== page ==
“For example, one of the largest polling centres that we have is Moi Avenue Primary School which has about 10,000 registered voters. Each polling station therein is capped at 700 voters as opposed to 1,000 in 2013,” IEBC election training manager says.

In this arrangement, the possibility of a voter standing in the wrong queue is eliminated. The average time spent on the queue is also reduced.


Once voting is over, poll clerks are allowed a 15-minute break before counting of votes begins.

“We insist all polling stations must be open by 6 am and closed at 5 pm. However, time lost must be factored in. for example, if a polling station opens at 6:30 am, then it will close at 5:30 pm,”

In addition, any voters on the queue at the designated closing time will be allowed to vote, after which counting will begin. A voter who comes after the designated voting time will be turned away.

Once the presiding officer declares the polling station closed, it turns into a counting station.

Counting follows the order of Presidential, Governor, Senator, MCA, MP and finally Woman Rep (similar to how the ballot boxes are arranged for voting).

The following classification of votes is applied:

Valid vote – where only one mark is correctly placed, clearly identifying the voter’s preferred candidate.

Rejected votes – a ballot which ambiguously reflects the intentions of the voter and the Presiding Officer is unable to determine the voter’s intention e.g. marking more than one candidate or a blank vote.

Stray vote – a ballot that is placed in the wrong ballot box. This vote is not counted for any candidate.

Disputed vote – If a dispute arises as to the validity of a ballot, it is referred to Presiding Officer, whose decision is final. In this case, the vote is counted for the relevant candidate.

Rejection objected to vote – This is a ballot which the Presiding Officer has rejected but a party agent objects to the rejection. This vote is not counted for any candidate.

Spoilt votes – If a voter makes a mistake while completing a ballot or handles the ballot in such a manner that it is ruined beyond use e.g. soaking in water, it may be possible to cancel and start the voting process again. The spoilt ballots are returned and clerks issue new ones. The spoilt ballot is not placed in the ballot box.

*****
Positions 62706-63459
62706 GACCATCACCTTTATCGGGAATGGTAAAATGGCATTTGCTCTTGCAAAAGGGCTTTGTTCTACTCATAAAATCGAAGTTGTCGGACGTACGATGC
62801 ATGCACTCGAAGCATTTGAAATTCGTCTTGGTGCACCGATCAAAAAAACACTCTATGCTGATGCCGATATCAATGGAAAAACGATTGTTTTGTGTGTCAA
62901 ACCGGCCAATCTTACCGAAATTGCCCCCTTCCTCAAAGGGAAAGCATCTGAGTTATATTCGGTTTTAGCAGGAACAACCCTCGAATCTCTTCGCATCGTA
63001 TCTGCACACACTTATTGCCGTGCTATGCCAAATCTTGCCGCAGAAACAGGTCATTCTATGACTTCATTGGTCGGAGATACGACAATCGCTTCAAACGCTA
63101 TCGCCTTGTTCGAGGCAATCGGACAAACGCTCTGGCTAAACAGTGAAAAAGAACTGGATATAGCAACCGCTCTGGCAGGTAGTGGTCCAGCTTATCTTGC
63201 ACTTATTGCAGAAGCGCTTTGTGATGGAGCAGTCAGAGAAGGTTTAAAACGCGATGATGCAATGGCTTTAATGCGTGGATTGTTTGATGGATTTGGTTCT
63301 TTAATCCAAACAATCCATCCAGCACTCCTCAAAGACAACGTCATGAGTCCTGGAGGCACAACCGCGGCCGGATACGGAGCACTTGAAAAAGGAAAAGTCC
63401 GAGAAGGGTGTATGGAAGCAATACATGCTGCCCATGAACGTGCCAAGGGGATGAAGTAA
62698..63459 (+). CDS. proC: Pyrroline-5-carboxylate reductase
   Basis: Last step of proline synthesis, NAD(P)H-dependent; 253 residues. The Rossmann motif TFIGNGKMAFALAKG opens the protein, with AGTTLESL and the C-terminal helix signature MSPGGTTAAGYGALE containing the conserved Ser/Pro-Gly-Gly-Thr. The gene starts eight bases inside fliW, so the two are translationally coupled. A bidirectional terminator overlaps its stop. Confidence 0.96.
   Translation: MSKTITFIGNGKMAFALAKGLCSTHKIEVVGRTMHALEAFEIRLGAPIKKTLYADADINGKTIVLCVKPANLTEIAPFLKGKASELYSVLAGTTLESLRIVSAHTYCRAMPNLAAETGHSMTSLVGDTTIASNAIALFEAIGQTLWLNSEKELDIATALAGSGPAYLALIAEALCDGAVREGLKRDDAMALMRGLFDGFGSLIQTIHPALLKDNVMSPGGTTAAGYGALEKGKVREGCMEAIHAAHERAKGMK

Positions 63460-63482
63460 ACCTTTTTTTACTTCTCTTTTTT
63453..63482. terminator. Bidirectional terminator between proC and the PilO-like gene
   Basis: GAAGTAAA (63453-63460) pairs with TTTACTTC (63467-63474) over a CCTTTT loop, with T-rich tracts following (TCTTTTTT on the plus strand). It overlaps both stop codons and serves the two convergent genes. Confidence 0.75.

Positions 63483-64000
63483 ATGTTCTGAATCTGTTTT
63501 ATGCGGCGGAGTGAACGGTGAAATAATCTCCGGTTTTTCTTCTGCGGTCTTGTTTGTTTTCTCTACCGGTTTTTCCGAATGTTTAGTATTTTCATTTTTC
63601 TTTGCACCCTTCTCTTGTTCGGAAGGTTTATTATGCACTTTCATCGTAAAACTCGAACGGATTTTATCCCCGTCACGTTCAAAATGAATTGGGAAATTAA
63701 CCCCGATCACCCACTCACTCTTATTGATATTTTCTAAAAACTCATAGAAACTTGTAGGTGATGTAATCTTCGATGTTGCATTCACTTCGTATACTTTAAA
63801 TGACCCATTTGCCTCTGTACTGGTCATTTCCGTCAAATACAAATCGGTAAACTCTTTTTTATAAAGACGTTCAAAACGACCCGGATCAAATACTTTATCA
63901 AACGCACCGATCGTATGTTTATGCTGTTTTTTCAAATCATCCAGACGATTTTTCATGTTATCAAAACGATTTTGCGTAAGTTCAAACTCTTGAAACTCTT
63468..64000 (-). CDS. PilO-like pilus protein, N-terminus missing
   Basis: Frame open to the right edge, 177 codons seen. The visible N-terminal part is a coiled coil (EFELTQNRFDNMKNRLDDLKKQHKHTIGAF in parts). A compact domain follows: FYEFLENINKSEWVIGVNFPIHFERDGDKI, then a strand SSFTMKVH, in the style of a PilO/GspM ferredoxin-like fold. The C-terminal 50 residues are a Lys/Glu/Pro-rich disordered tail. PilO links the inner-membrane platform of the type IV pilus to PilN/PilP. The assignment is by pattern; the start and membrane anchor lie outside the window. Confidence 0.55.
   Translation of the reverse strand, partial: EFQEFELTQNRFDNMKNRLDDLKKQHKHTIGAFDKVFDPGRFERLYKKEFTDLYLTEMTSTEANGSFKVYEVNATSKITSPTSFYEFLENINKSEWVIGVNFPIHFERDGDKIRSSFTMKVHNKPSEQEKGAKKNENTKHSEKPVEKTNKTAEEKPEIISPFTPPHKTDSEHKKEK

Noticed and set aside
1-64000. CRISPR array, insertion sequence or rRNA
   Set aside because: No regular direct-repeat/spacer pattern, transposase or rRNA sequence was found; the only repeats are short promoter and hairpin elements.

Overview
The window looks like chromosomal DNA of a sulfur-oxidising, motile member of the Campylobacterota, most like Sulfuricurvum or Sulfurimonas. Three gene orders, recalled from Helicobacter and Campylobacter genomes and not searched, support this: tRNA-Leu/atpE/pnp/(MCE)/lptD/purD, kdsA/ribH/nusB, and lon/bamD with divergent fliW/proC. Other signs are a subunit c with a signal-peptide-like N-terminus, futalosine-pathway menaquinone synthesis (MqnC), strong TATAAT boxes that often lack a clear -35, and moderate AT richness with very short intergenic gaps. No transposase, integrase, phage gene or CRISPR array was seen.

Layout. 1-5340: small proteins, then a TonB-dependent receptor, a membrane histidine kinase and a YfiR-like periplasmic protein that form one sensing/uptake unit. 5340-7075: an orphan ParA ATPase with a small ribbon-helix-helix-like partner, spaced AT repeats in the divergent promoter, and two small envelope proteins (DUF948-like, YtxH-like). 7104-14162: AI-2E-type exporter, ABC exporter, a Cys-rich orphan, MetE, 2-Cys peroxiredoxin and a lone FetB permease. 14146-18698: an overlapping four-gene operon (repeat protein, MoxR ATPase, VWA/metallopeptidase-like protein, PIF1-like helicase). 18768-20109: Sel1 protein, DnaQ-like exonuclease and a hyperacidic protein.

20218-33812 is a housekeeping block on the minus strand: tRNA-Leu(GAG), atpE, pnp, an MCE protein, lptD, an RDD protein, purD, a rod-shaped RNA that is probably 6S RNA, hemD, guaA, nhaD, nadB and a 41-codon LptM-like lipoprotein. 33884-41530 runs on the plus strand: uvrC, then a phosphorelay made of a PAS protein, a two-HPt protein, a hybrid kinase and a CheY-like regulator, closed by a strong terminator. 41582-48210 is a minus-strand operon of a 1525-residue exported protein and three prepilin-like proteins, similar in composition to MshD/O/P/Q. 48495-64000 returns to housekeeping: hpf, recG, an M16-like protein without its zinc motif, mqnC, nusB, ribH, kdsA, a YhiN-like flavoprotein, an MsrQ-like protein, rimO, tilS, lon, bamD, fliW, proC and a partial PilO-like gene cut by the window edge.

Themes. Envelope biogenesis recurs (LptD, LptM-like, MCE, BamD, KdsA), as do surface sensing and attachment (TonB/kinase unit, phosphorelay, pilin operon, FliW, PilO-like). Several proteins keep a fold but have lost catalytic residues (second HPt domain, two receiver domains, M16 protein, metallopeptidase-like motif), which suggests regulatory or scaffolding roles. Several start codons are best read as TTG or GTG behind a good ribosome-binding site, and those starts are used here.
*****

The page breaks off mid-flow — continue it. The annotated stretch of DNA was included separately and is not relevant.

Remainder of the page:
The tally of the above is recorded in the respective forms filled by the Presiding Officer. They are put in tamper-proof envelopes and transported to the constituency tallying centre together with counterfoils and ballot boxes.


Once votes for counted, respective forms are filled in the presence of party agents who also sign alongside poll officials. Transmission only begins after the ballots for each election are packaged in their respective tamper-proof envelopes.

After results are counted and the Presiding Officer and agents have signed the respective forms (34a-39a) the presiding officer will announce the results, paste them at the door of the polling station and then transmission follows.

The numerical tally is entered into the Kiems in presence of party agents. The respective form (e.g Form 34A for the presidential election) is then scanned into Electronic Document Management System (EDMS) after which transmission is possible.

An important security feature in the Kiems that guards against previous claims of ballot stuffing, ensures votes transmitted mirror information recorded by the Kiems throughout the day.

“If the figures entered show a voter turnout higher than what was recorded, Kiems won’t transmit. The same applies for figures higher than the number of registered voters,” Nderitu explains.

Additionally, the Kiems will not allow the Presiding Officer to transmit the results if the copy of the signed results isn’t scanned.

Presidential election

Presidential results announced at the polling station level will be instantly posted online for all to see. The Returning Officer transfers information contained in Form 34As to Form 36A at the constituency level and after verification by all party agents, Form 36A is scanned into the EDMS and received at the National Tallying Centre.

The national returning officer, IEBC Chairperson Wafula Chebukati having been stripped off powers to change results transmitted, will only add results from the 290 constituencies, compute the percent vote count of each candidate in each county and the 50% plus 1 threshold.

He will then declare the presidential results and deliver written notifications to the Chief Justice and the incumbent president.


The MP and MCA elections will be declared at the constituency level by the Returning Officer while the County Governor, Senator and Woman Rep elections will be declared by the County Retuning Officer at the county level.

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Story By Eric Ndubi